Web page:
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60 years of 'finger lickin' good'


By Bill Kirby Jr.

When it comes to that “finger-lickin good” fried chicken, Steve Paris can tell you all about it.

He learned from the Colonel.

“He was a Southern gentleman,” Paris says about meeting with the late Colonel Harland Sanders, who began selling his “secret recipe” fried chicken in 1952 at his roadside restaurant in North Corbin, Kentucky, and soon franchised what today just about everybody knows as Kentucky Fried Chicken.

Dena Fasul Potter throws up her hands, with a reminder to Paris that the Colonel could be a bit brusque.

“He cursed like a sailor,” she said with a smile.

Dena Fasul Potter should know.

She’s the daughter of the late Nick Fasul, who, along with Paris, brought the first KFC on Aug. 2, 1961, to what then was known as the Hillcrest Drive-In Restaurant atop the hill on Bragg Boulevard.

The Paris & Potter Management Corp. this month celebrates 60 years of bringing 27 KFC restaurants to the Cape Fear Region, including seven in Cumberland County, and the first in 1961 to North Carolina.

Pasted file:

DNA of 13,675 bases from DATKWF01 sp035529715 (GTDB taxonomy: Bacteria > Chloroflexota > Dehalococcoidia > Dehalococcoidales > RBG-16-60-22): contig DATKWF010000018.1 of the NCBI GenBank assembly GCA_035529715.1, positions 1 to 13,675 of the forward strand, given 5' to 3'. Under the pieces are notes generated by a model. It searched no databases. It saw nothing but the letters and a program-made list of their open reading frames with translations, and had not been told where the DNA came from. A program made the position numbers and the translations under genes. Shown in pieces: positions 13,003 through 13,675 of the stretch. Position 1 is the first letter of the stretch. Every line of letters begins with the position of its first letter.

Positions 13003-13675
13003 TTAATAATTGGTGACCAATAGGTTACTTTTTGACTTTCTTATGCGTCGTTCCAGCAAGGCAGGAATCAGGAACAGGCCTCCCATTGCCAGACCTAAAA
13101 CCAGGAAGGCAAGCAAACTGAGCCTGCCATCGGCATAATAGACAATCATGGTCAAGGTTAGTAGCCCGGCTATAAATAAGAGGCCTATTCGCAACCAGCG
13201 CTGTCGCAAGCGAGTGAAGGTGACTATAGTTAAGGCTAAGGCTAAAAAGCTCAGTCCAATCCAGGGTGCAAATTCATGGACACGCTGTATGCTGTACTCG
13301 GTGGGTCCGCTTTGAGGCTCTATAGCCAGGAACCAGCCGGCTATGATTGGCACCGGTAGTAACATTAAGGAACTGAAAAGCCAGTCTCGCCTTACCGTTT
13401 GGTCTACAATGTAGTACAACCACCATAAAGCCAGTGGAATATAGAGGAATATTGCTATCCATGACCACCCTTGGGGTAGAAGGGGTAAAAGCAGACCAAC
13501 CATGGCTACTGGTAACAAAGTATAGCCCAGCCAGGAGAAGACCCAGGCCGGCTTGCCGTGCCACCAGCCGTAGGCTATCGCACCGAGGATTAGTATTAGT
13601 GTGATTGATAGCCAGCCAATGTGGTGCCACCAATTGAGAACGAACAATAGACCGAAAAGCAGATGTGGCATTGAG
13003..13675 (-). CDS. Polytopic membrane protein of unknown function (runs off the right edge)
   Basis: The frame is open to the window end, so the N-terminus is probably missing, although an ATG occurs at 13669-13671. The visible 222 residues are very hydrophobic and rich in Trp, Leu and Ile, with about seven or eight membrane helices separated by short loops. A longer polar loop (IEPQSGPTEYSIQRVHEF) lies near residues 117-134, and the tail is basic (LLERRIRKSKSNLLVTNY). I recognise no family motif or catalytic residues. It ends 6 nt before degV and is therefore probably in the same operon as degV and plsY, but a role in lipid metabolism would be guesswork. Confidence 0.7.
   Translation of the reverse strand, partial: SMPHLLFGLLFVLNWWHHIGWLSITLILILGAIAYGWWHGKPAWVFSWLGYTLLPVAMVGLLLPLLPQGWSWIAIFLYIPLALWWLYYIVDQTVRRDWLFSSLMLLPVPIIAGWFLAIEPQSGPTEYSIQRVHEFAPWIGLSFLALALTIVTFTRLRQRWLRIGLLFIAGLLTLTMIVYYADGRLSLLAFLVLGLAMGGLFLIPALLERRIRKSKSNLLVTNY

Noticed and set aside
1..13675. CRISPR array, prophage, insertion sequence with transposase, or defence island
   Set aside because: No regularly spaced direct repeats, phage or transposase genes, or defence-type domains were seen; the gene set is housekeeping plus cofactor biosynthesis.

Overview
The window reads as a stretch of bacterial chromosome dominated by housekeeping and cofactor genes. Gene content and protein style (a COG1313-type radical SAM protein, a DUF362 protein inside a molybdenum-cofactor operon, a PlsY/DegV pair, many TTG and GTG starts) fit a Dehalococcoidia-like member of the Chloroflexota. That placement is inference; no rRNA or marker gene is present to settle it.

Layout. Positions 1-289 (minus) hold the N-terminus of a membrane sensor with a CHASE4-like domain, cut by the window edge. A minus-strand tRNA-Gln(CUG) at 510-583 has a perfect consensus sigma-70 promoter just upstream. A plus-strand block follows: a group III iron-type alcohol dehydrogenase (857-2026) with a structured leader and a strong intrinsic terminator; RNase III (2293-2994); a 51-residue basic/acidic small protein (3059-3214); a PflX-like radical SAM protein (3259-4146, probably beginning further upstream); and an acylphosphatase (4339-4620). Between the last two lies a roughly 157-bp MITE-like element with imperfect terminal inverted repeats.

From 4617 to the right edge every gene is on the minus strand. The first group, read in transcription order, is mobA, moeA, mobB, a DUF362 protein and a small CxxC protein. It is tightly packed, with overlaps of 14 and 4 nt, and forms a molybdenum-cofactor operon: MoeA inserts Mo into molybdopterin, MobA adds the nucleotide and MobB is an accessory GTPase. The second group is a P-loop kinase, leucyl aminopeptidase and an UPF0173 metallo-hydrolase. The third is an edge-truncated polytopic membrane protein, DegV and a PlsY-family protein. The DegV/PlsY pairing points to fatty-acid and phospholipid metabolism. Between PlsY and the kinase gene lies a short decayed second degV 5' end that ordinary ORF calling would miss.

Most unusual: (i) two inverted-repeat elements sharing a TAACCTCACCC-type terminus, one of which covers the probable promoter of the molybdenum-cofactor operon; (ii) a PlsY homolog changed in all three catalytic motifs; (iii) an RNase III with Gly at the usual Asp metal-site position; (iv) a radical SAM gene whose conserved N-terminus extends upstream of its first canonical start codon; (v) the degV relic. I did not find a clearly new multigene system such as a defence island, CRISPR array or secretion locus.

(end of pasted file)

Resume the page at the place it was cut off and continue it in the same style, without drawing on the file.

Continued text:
All of it came about when Nick Fasul owned the old Milk Bar on Bragg Boulevard and his nephew, Steve Paris, 23, had arrived here on June 5, 1956, from Lyrkia, Greece, the little village outside of Argos. Paris lived with the Fasul family on Dick Street downtown and worked at the Milk Bar, where hamburgers, hot dogs, fries and milkshakes were staples on the menu of the popular restaurant replete with curbside carhops.

Nick Fasul subscribed to Restaurant South magazine and came across an advertisement for anyone interested in joining the KFC franchise. Fasul inquired, Paris tells the story, and the Colonel sent ‘em off to Lynchburg, Virginia, to a restaurant called Lendy’s to sample the chicken.